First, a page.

Ingibjörg Ágústsdóttir

Deadly Chauvinism? Arctic (Ad)Ventures in Scottish Literature

In her New Yorker article on “Literature’s Arctic Obsession” and nineteenth century Polar travel and exploration, American journalist Kathryn Schulz states that “In the Arctic, English chauvinism led to the death of untold numbers of Englishmen” – as opposed to other places across the British Empire, where it led to the death of countless native people.[1] Assuming that by “English”, Schulz is actually referring to Brits – including Scots – who travelled to the Arctic, this paper explores if and how such chauvinism (both in terms of nationality and gender) is reflected in Scottish literature that engages with Arctic travel, especially in the context of whaling, exploration and encounters with Arctic peoples. In addition, it considers ways in which British chauvinism (including ideas concerning the “manliness” of Arctic exploration) is challenged or subverted, in particular through rewritings of Scotland’s Arctic ventures in contemporary literature. To this end, texts such as James Hogg’s “The Surpassing Adventures of Allan Gordon” (1818), Arthur Conan Doyle’s “The Captain of the Pole Star” (1883) and Stef Penney’s Under a Pole Star (2016) will be examined.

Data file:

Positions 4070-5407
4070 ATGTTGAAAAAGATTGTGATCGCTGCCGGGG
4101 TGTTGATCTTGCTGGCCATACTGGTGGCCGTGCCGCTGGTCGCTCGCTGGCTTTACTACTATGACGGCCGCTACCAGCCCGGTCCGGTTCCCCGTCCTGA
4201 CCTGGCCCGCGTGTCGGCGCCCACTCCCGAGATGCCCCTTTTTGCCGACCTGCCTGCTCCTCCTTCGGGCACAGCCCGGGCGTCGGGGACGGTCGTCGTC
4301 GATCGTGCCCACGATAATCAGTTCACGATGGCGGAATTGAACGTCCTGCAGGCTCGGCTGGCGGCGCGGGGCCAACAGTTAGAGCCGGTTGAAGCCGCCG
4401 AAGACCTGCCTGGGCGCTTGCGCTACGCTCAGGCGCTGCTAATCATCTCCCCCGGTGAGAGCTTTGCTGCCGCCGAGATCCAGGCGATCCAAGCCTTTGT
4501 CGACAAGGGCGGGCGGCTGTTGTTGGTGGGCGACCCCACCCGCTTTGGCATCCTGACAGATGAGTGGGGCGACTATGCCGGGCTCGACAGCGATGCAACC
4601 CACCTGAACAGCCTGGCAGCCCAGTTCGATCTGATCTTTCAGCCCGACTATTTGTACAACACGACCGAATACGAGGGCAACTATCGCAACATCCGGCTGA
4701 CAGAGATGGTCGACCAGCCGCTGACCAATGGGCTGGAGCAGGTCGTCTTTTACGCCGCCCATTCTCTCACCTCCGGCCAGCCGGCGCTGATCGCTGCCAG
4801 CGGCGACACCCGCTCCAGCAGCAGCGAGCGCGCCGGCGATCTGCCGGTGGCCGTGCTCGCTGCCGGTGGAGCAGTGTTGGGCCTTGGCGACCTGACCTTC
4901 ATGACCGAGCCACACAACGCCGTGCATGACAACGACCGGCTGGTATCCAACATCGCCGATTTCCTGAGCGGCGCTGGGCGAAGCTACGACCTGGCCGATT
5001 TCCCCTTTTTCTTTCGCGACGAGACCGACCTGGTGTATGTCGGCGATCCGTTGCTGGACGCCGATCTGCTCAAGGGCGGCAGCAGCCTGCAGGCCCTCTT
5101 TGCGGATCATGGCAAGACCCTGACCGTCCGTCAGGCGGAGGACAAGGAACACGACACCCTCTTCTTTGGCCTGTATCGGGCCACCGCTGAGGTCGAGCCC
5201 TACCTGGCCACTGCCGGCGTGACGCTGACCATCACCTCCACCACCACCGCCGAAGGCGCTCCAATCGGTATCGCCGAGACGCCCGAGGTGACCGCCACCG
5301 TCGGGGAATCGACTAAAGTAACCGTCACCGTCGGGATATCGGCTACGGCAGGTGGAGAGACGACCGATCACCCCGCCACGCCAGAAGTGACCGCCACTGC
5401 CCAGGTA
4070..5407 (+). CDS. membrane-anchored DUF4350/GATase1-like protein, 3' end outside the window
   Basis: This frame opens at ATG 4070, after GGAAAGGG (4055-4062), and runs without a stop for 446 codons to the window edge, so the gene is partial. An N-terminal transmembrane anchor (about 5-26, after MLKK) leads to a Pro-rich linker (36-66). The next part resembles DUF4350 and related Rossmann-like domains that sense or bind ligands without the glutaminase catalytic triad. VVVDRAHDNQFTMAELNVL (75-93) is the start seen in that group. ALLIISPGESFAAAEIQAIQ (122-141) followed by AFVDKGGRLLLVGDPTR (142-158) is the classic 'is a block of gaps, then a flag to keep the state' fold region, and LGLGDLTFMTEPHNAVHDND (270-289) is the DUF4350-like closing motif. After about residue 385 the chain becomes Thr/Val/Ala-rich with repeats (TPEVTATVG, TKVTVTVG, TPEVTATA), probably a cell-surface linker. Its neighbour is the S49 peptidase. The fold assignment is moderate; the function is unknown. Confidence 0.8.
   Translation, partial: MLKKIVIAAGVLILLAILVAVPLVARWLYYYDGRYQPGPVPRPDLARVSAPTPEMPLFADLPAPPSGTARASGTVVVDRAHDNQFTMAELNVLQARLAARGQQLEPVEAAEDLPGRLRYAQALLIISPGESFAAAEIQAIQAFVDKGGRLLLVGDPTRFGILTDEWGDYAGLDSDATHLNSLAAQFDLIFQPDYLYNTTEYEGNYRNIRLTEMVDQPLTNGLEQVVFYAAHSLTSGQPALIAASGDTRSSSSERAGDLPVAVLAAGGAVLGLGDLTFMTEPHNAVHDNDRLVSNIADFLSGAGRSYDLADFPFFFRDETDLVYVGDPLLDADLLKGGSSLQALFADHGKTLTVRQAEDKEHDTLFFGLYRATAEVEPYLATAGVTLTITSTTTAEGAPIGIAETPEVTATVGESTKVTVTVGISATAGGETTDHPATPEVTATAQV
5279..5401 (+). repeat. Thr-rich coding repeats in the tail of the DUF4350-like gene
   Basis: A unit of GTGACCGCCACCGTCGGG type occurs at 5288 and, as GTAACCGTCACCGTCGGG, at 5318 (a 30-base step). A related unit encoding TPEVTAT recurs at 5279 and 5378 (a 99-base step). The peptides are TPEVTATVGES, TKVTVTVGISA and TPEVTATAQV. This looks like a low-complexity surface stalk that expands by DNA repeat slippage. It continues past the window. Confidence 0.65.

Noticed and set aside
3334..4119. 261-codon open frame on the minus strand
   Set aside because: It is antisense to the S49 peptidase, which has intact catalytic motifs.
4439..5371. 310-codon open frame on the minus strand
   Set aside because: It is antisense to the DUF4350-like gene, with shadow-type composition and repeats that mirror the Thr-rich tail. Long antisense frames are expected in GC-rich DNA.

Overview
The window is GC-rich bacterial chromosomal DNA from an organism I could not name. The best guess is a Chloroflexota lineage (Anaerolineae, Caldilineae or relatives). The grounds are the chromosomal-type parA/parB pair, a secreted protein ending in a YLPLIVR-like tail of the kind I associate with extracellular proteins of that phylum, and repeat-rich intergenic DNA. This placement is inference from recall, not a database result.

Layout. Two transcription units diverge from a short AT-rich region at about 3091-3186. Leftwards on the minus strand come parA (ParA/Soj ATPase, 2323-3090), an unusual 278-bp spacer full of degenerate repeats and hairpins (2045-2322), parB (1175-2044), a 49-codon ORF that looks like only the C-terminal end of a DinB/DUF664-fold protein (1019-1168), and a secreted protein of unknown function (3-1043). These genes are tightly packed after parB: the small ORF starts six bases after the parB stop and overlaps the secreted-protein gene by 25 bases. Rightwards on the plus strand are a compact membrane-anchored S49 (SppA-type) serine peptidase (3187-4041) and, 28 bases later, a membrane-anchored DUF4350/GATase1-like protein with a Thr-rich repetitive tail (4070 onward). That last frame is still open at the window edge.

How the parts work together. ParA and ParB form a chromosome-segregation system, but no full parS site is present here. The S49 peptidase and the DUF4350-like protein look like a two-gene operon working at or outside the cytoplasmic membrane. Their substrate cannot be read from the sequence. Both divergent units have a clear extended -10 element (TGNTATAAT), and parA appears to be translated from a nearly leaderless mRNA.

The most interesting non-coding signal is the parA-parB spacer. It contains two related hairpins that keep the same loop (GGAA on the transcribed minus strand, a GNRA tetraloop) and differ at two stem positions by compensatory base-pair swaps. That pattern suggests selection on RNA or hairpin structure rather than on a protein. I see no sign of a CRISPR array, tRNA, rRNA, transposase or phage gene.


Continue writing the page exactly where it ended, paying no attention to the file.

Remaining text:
Ingibjörg Ágústsdóttir, University of Iceland, Iceland

[1] Kathryn Schulz, “Literature’s Arctic Obsession: The greatest writers of the nineteenth century were drawn to the North Pole. What did they hope to find there?” The New Yorker 17 April 2017. Web. Accessed 2 July 2019.